Getting Scholarship Into Court ProjectDeborah Denno in NACDL's Champion Magazine, March 01, 2013
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Deborah W. Denno
Courts’ Increasing Consideration of Behavioral Genetics Evidence in Criminal Cases: Results of a Longitudinal Study
2011 Michigan State Law Review 967–1047, SSRN: http://papers.ssrn.com/sol3/papers,cfm?abstract_id=2065523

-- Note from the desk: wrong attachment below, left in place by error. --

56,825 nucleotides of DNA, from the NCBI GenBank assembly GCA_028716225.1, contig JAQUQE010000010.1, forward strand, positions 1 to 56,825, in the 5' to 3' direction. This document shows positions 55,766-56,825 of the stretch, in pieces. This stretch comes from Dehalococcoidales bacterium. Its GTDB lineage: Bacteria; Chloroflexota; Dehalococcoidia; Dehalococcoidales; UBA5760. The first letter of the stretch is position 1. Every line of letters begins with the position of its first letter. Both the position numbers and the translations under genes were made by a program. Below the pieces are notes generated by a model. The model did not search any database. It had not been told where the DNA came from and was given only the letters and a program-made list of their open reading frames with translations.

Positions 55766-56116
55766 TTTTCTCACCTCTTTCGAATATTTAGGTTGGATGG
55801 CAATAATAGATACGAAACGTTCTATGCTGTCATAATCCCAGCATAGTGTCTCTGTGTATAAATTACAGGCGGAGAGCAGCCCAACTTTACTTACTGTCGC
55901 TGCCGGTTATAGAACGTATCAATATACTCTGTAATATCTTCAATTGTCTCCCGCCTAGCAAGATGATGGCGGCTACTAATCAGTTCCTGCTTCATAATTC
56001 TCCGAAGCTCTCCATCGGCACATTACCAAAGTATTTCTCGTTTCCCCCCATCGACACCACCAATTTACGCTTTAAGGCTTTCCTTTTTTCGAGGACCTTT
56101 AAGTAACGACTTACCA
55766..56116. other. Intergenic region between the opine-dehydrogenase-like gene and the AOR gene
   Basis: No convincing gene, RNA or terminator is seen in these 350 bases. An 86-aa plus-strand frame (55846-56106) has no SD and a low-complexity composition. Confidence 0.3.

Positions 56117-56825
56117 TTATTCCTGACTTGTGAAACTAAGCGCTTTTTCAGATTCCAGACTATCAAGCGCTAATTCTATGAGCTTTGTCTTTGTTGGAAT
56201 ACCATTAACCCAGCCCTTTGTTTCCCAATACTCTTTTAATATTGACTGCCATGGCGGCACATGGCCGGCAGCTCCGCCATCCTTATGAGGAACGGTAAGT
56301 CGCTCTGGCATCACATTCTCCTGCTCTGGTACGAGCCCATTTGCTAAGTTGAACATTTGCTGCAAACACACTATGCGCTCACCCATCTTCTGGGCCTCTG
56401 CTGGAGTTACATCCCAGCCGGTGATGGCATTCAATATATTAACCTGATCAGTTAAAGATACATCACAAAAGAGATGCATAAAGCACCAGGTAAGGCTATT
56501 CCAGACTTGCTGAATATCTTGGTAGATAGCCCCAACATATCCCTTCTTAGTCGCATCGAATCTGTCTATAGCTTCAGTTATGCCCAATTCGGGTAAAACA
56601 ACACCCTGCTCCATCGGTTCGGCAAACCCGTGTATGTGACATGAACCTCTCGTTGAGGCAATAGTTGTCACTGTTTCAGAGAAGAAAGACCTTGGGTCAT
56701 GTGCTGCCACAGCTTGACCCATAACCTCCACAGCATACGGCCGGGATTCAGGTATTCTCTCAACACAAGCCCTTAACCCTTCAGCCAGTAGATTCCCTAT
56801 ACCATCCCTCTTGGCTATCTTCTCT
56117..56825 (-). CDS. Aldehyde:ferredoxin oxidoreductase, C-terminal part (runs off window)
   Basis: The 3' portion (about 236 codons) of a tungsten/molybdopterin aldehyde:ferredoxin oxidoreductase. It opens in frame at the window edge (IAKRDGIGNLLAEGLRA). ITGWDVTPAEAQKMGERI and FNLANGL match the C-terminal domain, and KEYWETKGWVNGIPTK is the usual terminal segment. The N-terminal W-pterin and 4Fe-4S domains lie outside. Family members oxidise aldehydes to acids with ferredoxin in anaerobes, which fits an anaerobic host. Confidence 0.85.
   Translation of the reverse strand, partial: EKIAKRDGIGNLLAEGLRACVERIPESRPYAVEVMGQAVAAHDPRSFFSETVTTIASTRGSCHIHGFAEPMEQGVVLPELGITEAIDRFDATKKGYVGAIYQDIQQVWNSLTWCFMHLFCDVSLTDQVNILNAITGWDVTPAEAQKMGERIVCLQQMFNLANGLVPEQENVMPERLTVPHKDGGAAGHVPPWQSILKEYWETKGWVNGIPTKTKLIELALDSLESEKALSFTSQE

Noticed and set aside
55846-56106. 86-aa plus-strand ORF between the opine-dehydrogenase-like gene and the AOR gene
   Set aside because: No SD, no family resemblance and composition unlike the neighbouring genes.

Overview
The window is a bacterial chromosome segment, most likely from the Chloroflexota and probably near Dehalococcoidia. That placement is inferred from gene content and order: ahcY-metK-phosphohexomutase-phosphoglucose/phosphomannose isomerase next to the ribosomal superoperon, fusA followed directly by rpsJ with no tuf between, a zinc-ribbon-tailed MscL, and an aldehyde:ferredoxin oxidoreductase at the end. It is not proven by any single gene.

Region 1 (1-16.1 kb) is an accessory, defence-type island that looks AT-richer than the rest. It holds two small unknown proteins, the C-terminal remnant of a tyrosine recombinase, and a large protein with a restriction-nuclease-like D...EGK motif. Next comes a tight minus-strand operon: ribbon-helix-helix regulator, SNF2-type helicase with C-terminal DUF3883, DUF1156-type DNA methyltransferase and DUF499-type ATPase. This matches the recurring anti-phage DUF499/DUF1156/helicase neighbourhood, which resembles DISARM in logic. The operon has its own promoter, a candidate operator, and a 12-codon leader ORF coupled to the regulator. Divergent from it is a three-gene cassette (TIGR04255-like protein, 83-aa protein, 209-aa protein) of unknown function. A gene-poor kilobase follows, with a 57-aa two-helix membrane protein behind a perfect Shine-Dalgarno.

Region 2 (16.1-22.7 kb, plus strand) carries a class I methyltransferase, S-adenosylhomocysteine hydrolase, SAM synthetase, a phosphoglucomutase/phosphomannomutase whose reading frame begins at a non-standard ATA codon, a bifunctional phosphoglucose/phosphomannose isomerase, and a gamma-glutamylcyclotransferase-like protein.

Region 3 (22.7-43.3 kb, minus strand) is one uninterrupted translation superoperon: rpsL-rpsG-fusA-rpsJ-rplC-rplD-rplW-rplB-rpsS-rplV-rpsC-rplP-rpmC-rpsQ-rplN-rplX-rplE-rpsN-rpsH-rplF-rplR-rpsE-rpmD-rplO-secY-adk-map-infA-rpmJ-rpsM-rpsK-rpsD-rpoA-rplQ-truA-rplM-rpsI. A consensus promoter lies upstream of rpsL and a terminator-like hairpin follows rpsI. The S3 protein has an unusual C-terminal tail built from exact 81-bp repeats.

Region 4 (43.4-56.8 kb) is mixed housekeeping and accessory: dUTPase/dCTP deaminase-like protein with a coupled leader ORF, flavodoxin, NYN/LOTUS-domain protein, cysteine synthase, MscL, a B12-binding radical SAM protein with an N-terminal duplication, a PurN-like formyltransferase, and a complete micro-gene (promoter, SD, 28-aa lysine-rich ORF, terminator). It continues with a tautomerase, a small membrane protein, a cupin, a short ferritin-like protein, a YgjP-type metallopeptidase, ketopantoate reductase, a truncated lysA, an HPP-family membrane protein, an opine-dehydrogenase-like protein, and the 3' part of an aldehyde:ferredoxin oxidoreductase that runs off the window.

This article analyzes a unique study of all criminal cases that addressed behavioral genetics evidence during a 17-year period (1994–2011), with a particular emphasis on the last four years of that time frame. The article shows that such evidence is now more widely used in court than ever before, it is introduced nearly exclusively by defense attorneys, and it is being accepted by judges for a wider variety of mental and behavioral disorders. Strikingly, this study found no case during 2007–2011 in which behavioral genetics factors were introduced by the state, much less employed as aggravating evidence or as indications that a defendant would be a future danger to others. These results indicate that such information can be advantageous for practitioners and courts in various ways. While such evidence appears to have been applied almost entirely for mitigation purposes in death penalty cases, the same objectives and outcomes fueling such usage can extend to other kinds of cases and circumstances. For example, behavioral genetics evidence can provide proof and diagnosis of a defendant's mental disease or defect in the context of an insanity defense or of other conditions and behaviors associated with many different kinds of defenses. In sum, this study shows that behavioral genetics factors can become an effective litigation tool along with a range of other kinds of variables and that courts are increasingly accepting of such evidence.